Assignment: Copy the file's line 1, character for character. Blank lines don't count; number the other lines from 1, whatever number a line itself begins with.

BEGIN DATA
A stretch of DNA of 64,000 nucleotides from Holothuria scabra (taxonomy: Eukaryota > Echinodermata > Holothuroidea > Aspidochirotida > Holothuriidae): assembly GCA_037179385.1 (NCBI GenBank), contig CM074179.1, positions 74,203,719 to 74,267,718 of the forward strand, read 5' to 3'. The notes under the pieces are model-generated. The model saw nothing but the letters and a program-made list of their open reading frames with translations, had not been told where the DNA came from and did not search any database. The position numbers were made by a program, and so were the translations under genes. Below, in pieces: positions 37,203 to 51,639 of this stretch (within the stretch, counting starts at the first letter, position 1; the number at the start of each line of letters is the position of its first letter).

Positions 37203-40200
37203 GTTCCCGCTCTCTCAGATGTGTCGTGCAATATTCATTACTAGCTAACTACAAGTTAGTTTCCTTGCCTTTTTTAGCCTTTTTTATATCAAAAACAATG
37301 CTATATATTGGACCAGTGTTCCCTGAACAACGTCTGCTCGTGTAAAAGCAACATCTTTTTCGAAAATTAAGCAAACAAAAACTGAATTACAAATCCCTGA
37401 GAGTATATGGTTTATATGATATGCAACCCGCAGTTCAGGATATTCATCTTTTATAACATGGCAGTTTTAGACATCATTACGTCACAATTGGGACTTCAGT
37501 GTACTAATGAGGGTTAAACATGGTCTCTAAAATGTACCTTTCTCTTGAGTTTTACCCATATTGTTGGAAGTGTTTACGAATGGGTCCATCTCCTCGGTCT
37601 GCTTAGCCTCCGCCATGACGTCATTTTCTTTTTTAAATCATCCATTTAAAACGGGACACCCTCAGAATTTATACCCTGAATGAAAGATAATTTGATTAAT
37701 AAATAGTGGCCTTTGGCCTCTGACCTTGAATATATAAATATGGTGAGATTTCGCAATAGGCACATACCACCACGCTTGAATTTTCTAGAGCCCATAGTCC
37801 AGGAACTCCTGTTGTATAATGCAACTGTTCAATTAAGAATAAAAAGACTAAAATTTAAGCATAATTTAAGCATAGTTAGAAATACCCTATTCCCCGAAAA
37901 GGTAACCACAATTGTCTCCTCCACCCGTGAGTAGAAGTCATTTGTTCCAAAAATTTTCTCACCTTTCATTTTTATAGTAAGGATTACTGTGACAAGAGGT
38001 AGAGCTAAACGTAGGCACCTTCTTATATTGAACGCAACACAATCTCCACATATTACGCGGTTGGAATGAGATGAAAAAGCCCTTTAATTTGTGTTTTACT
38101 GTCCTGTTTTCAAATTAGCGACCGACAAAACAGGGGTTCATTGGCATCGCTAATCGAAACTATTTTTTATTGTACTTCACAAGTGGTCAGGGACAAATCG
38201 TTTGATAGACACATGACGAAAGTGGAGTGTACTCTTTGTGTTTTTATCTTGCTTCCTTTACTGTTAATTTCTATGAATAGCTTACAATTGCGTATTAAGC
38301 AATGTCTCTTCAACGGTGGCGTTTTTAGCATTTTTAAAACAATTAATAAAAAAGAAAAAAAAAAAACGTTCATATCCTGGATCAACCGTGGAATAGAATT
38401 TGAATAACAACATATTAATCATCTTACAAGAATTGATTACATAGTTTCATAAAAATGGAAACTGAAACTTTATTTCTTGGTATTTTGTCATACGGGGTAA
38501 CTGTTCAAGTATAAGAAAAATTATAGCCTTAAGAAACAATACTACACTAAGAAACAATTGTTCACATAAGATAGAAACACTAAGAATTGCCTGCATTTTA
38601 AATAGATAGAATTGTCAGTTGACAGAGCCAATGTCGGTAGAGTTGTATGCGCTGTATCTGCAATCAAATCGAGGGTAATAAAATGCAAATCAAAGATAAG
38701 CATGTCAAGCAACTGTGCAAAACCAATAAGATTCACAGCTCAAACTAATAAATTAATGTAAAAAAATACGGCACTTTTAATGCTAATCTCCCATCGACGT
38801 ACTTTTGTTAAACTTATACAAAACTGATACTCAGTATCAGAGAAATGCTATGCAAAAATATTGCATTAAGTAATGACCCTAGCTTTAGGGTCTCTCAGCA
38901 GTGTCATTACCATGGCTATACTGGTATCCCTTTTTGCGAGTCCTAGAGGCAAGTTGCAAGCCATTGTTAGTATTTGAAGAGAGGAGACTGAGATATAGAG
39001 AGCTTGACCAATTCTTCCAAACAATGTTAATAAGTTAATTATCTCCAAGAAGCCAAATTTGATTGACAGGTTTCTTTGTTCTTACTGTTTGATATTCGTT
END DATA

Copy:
A stretch of DNA of 64,000 nucleotides from Holothuria scabra (taxonomy: Eukaryota > Echinodermata > Holothuroidea > Aspidochirotida > Holothuriidae): assembly GCA_037179385.1 (NCBI GenBank), contig CM074179.1, positions 74,203,719 to 74,267,718 of the forward strand, read 5' to 3'. The notes under the pieces are model-generated. The model saw nothing but the letters and a program-made list of their open reading frames with translations, had not been told where the DNA came from and did not search any database. The position numbers were made by a program, and so were the translations under genes. Below, in pieces: positions 37,203 to 51,639 of this stretch (within the stretch, counting starts at the first letter, position 1; the number at the start of each line of letters is the position of its first letter).